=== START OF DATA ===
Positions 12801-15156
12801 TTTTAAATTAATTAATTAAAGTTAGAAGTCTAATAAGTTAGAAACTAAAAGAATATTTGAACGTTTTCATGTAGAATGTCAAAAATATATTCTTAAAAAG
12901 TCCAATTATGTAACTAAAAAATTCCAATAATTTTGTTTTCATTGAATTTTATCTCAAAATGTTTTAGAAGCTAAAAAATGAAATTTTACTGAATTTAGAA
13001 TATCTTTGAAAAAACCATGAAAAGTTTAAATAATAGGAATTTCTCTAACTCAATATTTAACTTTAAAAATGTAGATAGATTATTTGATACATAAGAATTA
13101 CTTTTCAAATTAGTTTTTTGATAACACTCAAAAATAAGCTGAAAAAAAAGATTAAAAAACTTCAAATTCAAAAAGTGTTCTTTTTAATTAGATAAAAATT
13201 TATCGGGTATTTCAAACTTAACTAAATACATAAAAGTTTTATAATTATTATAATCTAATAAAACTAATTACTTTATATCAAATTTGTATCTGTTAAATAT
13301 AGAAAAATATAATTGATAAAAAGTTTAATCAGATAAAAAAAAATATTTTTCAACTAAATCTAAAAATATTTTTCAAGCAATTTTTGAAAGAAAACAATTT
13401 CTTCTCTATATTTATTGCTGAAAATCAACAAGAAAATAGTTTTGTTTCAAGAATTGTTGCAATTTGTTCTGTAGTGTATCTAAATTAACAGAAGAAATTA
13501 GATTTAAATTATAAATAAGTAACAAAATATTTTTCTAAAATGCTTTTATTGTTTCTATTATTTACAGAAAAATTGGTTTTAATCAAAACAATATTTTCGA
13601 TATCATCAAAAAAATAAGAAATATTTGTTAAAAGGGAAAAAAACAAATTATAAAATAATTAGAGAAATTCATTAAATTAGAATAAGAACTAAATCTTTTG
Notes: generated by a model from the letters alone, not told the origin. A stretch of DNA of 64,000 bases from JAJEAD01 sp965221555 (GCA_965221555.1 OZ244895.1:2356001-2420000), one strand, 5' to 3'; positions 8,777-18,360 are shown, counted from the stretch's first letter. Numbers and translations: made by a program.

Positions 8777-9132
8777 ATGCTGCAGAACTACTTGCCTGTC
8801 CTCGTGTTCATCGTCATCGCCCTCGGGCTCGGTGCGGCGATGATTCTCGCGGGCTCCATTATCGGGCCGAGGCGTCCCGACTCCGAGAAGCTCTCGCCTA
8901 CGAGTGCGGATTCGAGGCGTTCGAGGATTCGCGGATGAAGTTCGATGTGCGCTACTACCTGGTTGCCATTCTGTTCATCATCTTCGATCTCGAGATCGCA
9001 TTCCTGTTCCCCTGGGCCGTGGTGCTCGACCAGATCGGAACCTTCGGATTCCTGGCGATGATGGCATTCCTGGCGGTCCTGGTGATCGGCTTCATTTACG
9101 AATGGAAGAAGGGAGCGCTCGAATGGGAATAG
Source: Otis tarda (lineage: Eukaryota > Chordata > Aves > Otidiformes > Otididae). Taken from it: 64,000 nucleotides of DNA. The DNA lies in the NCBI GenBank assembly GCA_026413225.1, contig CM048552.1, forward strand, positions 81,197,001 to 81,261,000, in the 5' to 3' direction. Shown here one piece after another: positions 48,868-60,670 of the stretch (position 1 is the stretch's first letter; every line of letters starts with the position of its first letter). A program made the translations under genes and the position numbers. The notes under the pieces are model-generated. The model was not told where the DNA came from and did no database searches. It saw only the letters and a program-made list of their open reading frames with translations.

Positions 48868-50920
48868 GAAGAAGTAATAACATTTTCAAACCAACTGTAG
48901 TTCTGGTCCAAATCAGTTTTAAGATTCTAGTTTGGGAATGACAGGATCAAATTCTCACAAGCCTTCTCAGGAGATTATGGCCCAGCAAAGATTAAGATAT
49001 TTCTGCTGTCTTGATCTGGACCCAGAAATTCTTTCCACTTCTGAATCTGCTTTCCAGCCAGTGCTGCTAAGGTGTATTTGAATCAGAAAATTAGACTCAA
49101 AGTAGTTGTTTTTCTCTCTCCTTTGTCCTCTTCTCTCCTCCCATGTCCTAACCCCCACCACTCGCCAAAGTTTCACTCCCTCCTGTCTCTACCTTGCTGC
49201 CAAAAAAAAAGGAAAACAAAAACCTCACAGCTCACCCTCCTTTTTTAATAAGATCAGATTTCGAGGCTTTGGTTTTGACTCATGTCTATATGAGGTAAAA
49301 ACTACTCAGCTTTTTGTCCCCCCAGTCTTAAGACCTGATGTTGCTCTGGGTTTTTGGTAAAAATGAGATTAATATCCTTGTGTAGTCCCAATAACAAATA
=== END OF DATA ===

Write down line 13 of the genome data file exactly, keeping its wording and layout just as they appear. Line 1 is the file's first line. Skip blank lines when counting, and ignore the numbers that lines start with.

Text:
8777 ATGCTGCAGAACTACTTGCCTGTC